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The past several decades have witnessed tumultuous changes in the delivery of public mental health services in the United States. These changes resulted more from policy developments in the health and social welfare sectors than from the mental health services sector itself, notably the passage of Medicare and Medicaid legislation and expanded Social Security benefits. In the process, functions in the custody, treatment, and social control areas once served mostly by state mental hospitals were transferred to agencies outside the direct control of state mental health authorities. The resultant mental health services landscape expanded enormously but without central or coherent policy direction. Efforts to overcome the resulting fragmentation focused on a variety of clinical, management, and funding initiatives including renewed efforts to integrate primary care and behavioral health. Current evidence supports primary care integration for depression and other common mental disorders. However, specialty-based behavioral health services still appear optimal for persons with severe mental illness; whatever advances in psychiatric treatments might occur in future years, social welfare policies and supports will continue to shape their life chances and well-being.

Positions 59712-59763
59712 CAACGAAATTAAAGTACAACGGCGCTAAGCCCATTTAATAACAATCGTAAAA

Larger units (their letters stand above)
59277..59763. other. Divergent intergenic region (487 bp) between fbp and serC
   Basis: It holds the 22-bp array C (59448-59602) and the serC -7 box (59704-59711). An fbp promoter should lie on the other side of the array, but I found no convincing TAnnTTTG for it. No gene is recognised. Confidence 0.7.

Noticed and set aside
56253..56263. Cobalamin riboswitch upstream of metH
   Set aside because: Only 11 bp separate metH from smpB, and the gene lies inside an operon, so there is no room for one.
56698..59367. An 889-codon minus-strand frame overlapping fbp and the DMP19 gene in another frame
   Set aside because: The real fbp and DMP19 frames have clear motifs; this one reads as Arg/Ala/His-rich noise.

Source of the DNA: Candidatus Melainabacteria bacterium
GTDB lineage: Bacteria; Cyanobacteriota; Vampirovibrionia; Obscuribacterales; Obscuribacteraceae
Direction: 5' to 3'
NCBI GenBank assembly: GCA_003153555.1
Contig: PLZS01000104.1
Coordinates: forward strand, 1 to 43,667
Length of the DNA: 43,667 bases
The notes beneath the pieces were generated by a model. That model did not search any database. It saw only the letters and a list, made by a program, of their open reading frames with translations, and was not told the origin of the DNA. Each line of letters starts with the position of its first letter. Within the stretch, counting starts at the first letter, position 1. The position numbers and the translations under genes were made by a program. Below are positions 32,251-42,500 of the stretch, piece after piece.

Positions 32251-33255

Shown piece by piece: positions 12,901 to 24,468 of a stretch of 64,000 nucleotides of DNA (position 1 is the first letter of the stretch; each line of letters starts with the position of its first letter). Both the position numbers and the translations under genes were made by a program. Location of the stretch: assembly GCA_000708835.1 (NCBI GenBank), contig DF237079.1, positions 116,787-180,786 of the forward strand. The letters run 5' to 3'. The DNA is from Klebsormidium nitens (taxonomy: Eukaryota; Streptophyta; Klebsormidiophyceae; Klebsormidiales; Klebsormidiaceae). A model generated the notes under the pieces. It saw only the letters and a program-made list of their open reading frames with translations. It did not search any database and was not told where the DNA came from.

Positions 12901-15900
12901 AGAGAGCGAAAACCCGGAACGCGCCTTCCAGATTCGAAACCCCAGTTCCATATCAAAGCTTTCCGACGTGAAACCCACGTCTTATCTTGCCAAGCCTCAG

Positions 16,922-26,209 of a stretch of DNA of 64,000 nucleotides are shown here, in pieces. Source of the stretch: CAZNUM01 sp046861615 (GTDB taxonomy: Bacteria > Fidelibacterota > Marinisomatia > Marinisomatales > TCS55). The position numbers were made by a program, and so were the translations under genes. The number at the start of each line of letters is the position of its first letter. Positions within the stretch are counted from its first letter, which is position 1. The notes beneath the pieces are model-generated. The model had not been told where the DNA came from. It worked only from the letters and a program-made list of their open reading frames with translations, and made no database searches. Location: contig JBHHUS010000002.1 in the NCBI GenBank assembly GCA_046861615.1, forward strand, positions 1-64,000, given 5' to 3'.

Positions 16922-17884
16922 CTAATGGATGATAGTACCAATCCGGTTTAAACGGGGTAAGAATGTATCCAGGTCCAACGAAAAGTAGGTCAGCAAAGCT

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- Division of Labor: Function Shifts and Realigned Responsibilities in the Evolving Mental Health Services System
Joseph P. Morrissey
Howard H. Goldman
- Chapter 2